These two brands are actually owned by the same parent company: Quality Bicycle Products (QBP). They are a large distributor of bike parts and bikes headquartered in Minnesota, and owners of several other well-known brands including All-City, Whisky, and Teravail tires.

The difference is in the branding and bike specs. Surly’s innovative history included some of the earliest fat bikes and singlespeed setups. Today they’re known for bomber and affordable steel bikes, many of which focus on bikepacking and touring, and a quirky irreverent vibe.

Salsa’s “adventure by bike” tagline includes all kinds of riding, from road to full-suspension MTB. They make bikes and components from a wider range of materials than Surly, including steel, aluminum, carbon fiber, and titanium. They offer bikes across the price spectrum but their range is generally a bit higher quality, lighter, and more expensive than Surly.

Wheel Size

If you’re in the larger half of the Disc Trucker’s size range (56 cm and bigger) the wheel size is the same; both the Marrakesh and larger size Truckers come with 700c wheels (equivalent to 29″ diameter). Smaller riders have a meaningful choice to make though, as the smaller size Disc Truckers come with 26″ wheels while the smaller Marrakesh sticks with 700c.

In some ways this is a point in the Trucker’s favor for smaller riders. Smaller wheels scale the geometry more consistently and allow for a lower standover height. If you want to run bikepacking bags, 26″ wheels create more tire clearance on smaller frames. They’re a bit more maneuverable and efficient, quicker to spin up to speed, and lighter overall – meaningful advantages for smaller people who tend to be disadvantaged in bike-to-body-weight ratio.

On the other hand, riders of the smaller Disc Truckers will miss out on the advantages of larger wheels: more efficient at maintaining speed, less resistance when hitting bumps and ruts, and larger volume tires to soak up vibration.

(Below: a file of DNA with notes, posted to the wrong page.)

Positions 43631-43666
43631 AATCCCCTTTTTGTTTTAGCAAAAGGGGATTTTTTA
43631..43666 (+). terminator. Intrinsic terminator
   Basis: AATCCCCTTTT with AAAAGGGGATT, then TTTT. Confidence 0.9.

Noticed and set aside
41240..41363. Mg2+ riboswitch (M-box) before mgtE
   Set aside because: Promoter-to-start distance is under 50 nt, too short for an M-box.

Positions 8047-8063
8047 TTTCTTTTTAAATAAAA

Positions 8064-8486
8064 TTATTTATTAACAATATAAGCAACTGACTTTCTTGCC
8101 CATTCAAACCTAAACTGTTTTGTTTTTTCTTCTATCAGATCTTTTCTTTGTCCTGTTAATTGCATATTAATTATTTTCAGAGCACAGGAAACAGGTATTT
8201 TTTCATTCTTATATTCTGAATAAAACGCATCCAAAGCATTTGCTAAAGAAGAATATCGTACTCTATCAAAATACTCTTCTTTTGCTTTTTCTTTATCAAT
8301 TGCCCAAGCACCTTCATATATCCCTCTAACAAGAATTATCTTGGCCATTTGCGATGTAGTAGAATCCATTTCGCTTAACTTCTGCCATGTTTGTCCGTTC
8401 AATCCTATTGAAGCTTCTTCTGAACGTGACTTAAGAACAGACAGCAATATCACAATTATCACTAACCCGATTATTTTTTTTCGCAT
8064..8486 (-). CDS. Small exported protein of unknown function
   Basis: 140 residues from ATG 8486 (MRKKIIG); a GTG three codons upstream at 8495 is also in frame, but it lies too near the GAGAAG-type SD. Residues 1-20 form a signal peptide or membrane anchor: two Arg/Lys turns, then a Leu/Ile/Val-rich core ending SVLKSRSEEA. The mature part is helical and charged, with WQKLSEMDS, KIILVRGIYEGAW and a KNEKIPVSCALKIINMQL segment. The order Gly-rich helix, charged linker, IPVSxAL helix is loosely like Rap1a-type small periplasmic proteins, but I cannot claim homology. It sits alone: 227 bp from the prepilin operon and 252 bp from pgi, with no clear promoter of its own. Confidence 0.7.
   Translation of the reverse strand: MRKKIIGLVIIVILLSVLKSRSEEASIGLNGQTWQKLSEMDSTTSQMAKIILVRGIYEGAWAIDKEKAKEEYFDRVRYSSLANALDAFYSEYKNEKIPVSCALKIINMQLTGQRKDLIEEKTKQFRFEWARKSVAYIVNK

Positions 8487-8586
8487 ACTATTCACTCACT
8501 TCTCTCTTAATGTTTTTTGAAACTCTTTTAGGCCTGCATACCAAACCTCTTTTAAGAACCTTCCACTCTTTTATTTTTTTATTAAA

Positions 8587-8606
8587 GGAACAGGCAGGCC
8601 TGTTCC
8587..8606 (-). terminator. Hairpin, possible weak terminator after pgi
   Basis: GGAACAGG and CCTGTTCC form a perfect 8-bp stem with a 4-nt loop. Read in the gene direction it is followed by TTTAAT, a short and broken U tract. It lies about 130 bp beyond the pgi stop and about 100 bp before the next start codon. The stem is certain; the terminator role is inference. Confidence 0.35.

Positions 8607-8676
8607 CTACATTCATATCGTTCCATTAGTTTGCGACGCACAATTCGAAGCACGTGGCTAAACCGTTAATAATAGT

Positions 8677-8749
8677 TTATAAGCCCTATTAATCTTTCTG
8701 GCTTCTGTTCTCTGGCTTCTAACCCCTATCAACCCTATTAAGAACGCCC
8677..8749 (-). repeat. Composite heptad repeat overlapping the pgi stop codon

Touring bikes invite yet another consideration: parts availability. The Surly Disc Trucker clings to the older standard of 26″ wheels for small frames in part because it’s more common in developing countries. If you want to ride Cairo to Cape Town you’ll have better luck finding spare tubes, tires, and spokes for 26″ wheels, though as bikes become more widely available this is less true than it used to be.

On the other hand, finding 26″ parts in the US and Europe can be hard. Here it’s far easier to find 700c and 29″ wheels, so if you like to experiment with different tires or wheels you’ll have far more options with the Marrakesh.

I’ve ridden over 9000 miles on my Long Haul Trucker (the now-discontinued rim brake version of the Disc Trucker) with 26″ wheels. I’ve also ridden equally as far on other bikes with 700c / 29″ wheels. I prefer the feel of larger wheels on anything except smooth pavement because they absorb bumps and handle obstacles better. I’m 5’5″ which is tall enough for a reasonable 700c geometry, but if I were a few inches shorter I might prefer 26″ wheels for standover reasons.

Tire Clearance

According to the manufacturers’ specs, the Marrakesh has slightly wider tire clearance than the Trucker: up to 2″ versus only 47mm (1.85″) for the 700c wheel size. That’s only without fenders though for the Marrakesh; with fenders the Trucker clears a few more mm than the Marrakesh.

The 26″ Disc Trucker can clear up to 26 x 2.1″ thanks to the smaller wheel diameter. I can personally confirm: years ago I put 26×2.1″ Vittoria Mezcals on my Long Haul Trucker, and probably could have fit a little wider if not for the rim brakes on the LHT (the Disc Trucker has no such problem).